Sentab News & Blog / Design for Ageing: How Older People Use Technology

Design for Ageing: How Older People Use Technology

If technology makes you think of teenagers hunched over their smartphones furiously swiping their thumbs across the screen to rearrange an endless stream of brightly coloured 'candies', then you might be missing the point.

The UN predict that 22% of the world’s population will be aged over 60 by 2050, doubling from 11% today. Today’s technology tends to be designed by younger people, for younger people. But as we rapidly approach a point where more than one in five consumers are in later life, surely it is time that tech companies and designers wake up to the needs to this untapped and underserved segment.

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Older adults and device choice

Understanding device choice among older adults is a starting point for improving inclusive design. Research shows that older people are more likely to choose a tablet to access the internet, email and apps, even above more established hardware like laptops.

In fact, the latest figures in the UK show 17% of over 65s have a tablet, compared to a national average of 11%. In the past few years, the price and range of tablets available has made them accessible, and their touchscreen technology is often easier and more intuitive to learn and control than a keyboard and mouse. Despite a natural and gradual decline in hand-eye coordination, research has found that the ‘finger tapping’ motion required to operate touchscreen technology is not affected by ageing until much later than other physical functions.

Designers can help older users by considering the spacing and position of the touch interface in apps, to make sure that buttons are easily operated. With this sort of manual dexterity remaining stable up to around the age of 70, app design needs to simply follow best practise for each device for apps aimed at the over 70s, with larger spacing (and text) for older users.


Intuitive design for ease of use

A study has shown that older adults are more inclined to get frustrated, blame themselves and even quit if an online task is initially difficult, whereas younger users are used to spending a bit of time bashing buttons before finding what they want. For tech design to reach out to older people, it should be intuitive to use with user testing of design ideas along the way. While younger users of technology might have become blind to some in-built quirks (like Microsoft Office products which require you to hover over the 'start' button in order to turn them off), older adults might expect more rigorous logic.

A quick look at the 'Elders React' series shows the sort of initial struggle older people have when interacting with new devices, with many users unsure how to access features and navigate the Apple Watch when given one. This US-produced YouTube series of short videos about older people reacting to everything from pop music to technology should be compulsory viewing for designers of tech products.

But it's not all bad news for designers. The same research that saw older adults getting quickly frustrated with their technology did also show that older adults, once familiar with an app or device, are more likely to stick with it and become absorbed. While average tech users have – both hilariously and terrifyingly – been found to have attention spans lower than your pet goldfish, older users fare much better when it comes to concentration — another fact that can be put to good use by tech designers.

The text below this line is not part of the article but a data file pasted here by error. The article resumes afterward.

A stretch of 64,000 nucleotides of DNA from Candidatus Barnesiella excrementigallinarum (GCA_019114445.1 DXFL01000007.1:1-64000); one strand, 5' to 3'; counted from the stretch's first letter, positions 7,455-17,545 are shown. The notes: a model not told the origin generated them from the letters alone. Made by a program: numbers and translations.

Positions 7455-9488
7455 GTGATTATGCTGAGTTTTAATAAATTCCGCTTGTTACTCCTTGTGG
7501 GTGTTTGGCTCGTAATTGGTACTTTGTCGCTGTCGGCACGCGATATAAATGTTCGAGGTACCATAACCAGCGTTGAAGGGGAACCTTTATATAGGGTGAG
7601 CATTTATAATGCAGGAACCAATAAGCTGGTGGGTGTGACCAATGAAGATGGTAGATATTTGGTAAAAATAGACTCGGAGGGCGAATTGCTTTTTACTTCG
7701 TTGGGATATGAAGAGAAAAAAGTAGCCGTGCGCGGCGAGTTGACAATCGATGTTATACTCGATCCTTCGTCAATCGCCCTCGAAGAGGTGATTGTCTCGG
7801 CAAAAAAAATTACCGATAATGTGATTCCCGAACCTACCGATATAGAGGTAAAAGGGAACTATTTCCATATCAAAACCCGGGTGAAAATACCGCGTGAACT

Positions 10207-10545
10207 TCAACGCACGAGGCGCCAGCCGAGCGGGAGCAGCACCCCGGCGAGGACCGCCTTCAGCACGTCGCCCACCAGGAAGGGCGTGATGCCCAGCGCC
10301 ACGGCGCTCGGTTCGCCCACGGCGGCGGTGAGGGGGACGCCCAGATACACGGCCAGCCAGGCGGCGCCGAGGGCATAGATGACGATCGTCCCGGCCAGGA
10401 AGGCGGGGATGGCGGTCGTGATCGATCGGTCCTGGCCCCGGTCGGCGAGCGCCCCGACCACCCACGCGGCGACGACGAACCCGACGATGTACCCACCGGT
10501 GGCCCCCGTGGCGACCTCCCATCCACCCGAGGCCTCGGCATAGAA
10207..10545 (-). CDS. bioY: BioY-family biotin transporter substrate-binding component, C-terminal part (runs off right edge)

Understanding design for ageing

Our vision tends to diminish as we age, and age-related macular degeneration (from which vision becomes gradually blurred) affects half a million in the UK. Websites and apps that use fixed font sizes should avoid using very small text (under 16 pixels) to account for this; even better is to include features to allow users to adjust font size to their needs. Apps like Silver Surf, which makes it easy to increase text size, have already spotted this user need.

Perception of colour, and particularly contrast, can also diminish over time, with shades of blue being most affected. Designers should avoid blue and pay attention to contrast, especially with interface elements which users need to be able to see clearly.

A further consideration for designers looking to produce inclusive products is not physical, but psychological. Older users need to understand more about the end purpose of a product to find it attractive. The 'Elders React' series gives good examples of this, with older people being immediately captivated by cutting-edge technology such as Oculus Rift's virtual reality device. However, they were also quick to identify the disadvantages of the tech they encountered, from the Oculus Rift discouraging and damaging relationships to the Apple Phone impinging on privacy and causing security worries. Designers of tech hardware and applications would benefit from stepping into the shoes of their older users to see and address these potential concerns.

With internet access among the UK's over 65s up at 42% in 2014 and huge numbers of older people getting more active online, designers are starting to produce more tech hardware and apps that appeal to and have added value for older users.

At Sentab, customer focused design is at the heart of what we do. Our hypothesis is that some older adults would be more inclined to use a known device like their TV to tap into smart technologies, and connect with friends and family even if they do not use devices like tablets and smartphones right now. We have taken on board the needs of older users to turn their TV into an interactive, large screen connectivity device, allowing them to talk to friends, share and connect with no new gadget to learn or charge. Our interface is easy and intuitive to navigate, and we offer a comprehensive support service if customers need a helping hand along the way.